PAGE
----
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Old 08-13-2016, 03:05 AM   #20
Join Date: Jul 2008
Location: Natal Transvaal
Posts: 5,198
Default Re: Reconsideration of the Vision

Originally Posted by OBW View Post
Where do other alleged coworkers of Nee fit into the picture? Anyone actually know? For example, where did Stephen Kuang (sp?) fit into the picture in China? Others? I know Lee effectively ignored their existence in his little histories. And those others were not the same kind of self-serving braggers that Lee was (are at least they appear not to be so).
Originally Posted by Angus Kinnear
John Sung and Nee unhappily never quite hit it off, though each held the other in high regard and each reaped where the other had sown. Sung, who lived for only ten years after this, was a whirlwind evangelist who acheieved results through dogmatic statement and emotional appeal. A friend describes him as a 'cocksure and stubborn, constantly off at a tangent, a man whose every opinion was a conviction.' Nee was certaintly the more talented preacher; yet Sung was the one whom God used to sweep multitudes into the kingdom, and the revival that flowed from his preaching spread like a prairie fire. Sung's converts generally stood firm, but he left their care to others. In the words of one ovserver, when he preached 'the sheep woke up and were hungry; and because there was no one to feed them, Watchman's teaching ministry was timely in filling the gap.' But in course of time Sung became outspokenly critical of Nee, while Nee privately expressed mesgivings at Sungs's theological immaturity and failure to provide for the permeanence of his work.- Against the Tide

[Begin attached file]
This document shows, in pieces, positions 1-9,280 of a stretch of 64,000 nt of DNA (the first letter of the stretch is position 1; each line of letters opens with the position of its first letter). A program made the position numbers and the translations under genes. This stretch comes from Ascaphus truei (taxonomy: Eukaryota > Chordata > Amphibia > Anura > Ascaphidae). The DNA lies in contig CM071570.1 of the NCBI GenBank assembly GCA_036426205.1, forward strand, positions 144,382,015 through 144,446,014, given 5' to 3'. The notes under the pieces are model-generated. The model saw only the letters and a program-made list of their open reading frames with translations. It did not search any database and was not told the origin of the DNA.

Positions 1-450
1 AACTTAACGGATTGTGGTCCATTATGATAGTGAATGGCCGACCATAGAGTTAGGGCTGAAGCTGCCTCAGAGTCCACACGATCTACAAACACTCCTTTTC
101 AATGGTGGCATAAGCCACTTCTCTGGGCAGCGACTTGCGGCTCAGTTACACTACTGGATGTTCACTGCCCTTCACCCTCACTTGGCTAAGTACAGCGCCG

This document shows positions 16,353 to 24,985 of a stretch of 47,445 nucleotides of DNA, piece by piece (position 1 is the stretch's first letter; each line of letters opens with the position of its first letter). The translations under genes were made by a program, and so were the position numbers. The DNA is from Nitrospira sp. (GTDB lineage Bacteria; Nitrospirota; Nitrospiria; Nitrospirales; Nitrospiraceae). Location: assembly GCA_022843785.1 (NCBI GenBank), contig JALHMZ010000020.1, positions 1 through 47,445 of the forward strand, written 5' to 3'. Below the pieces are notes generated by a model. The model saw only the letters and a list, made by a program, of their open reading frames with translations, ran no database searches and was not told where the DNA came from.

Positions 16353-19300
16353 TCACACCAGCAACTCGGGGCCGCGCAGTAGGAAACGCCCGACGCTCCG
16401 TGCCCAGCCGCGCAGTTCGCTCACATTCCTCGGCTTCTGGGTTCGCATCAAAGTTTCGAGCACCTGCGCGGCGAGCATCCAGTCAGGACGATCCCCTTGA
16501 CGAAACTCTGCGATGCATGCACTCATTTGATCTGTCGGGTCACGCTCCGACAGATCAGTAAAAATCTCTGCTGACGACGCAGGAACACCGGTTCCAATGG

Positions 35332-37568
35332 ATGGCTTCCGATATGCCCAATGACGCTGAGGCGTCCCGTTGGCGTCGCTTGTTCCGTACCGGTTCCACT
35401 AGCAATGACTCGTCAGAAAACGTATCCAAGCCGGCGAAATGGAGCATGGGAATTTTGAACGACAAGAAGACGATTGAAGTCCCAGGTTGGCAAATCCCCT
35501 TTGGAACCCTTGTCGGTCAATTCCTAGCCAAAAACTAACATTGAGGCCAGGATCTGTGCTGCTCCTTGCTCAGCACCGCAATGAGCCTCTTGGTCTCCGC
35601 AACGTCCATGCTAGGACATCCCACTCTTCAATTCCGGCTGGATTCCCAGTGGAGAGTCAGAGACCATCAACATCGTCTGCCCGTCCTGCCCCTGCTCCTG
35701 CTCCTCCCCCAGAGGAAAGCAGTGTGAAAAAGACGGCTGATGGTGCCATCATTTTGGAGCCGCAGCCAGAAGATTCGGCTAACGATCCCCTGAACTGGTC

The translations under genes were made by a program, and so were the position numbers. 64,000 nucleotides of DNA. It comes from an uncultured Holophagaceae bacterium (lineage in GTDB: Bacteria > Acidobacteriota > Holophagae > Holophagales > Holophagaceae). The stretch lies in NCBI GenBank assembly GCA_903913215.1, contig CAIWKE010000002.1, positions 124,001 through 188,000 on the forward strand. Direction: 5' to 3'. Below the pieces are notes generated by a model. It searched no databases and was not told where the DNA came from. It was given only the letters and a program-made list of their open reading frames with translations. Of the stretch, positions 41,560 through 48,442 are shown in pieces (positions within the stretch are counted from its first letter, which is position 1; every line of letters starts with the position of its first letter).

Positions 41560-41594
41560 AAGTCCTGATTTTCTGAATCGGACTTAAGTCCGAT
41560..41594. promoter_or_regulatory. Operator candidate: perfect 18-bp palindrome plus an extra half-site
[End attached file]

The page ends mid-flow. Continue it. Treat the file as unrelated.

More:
Originally Posted by Sermon Index
Leland Wang - who was a friend of Billy Graham; Graham's father- and mother-in-law were missionaries to China. It was said that Graham's habit of "No Bible, No Breakfast" originates from Wang. A great evangelist in his own right, Wang was one of the first co-workers of Watchman Nee. He was five years older than Nee, the one referred to in Nee's biography, in the incident where Nee learned the lesson of submission.
Leland Wang was senior to WN in MEB's school, as mentioned in WL's biography (p.19), and who WN apparently removed from ministry in Shanghai Christian Assembly, before WN completed taking over. Wang went on to become a prominent independent Christian evangelist, and always respected WN's memory, even though they couldn't work together.

What's interesting is that one biography of WN says that Leland Wang wanted to associate with denominations but WN split with him over that. But wasn't that the same reason WN was expelled from the Brethren fellowship - for associating with denominational believers? It seems every turn of the narrative moves toward WN being sole locus of control. And it doesn't seem coincidental.

And the same pattern continued with WL. After every tumult, when the smoke cleared, WL's hands were even tighter on the reins.
"Freedom is free. It's slavery that's so horribly expensive" - Colonel Templeton, ret., of the 12th Scottish Highlanders, the 'Black Fusiliers'
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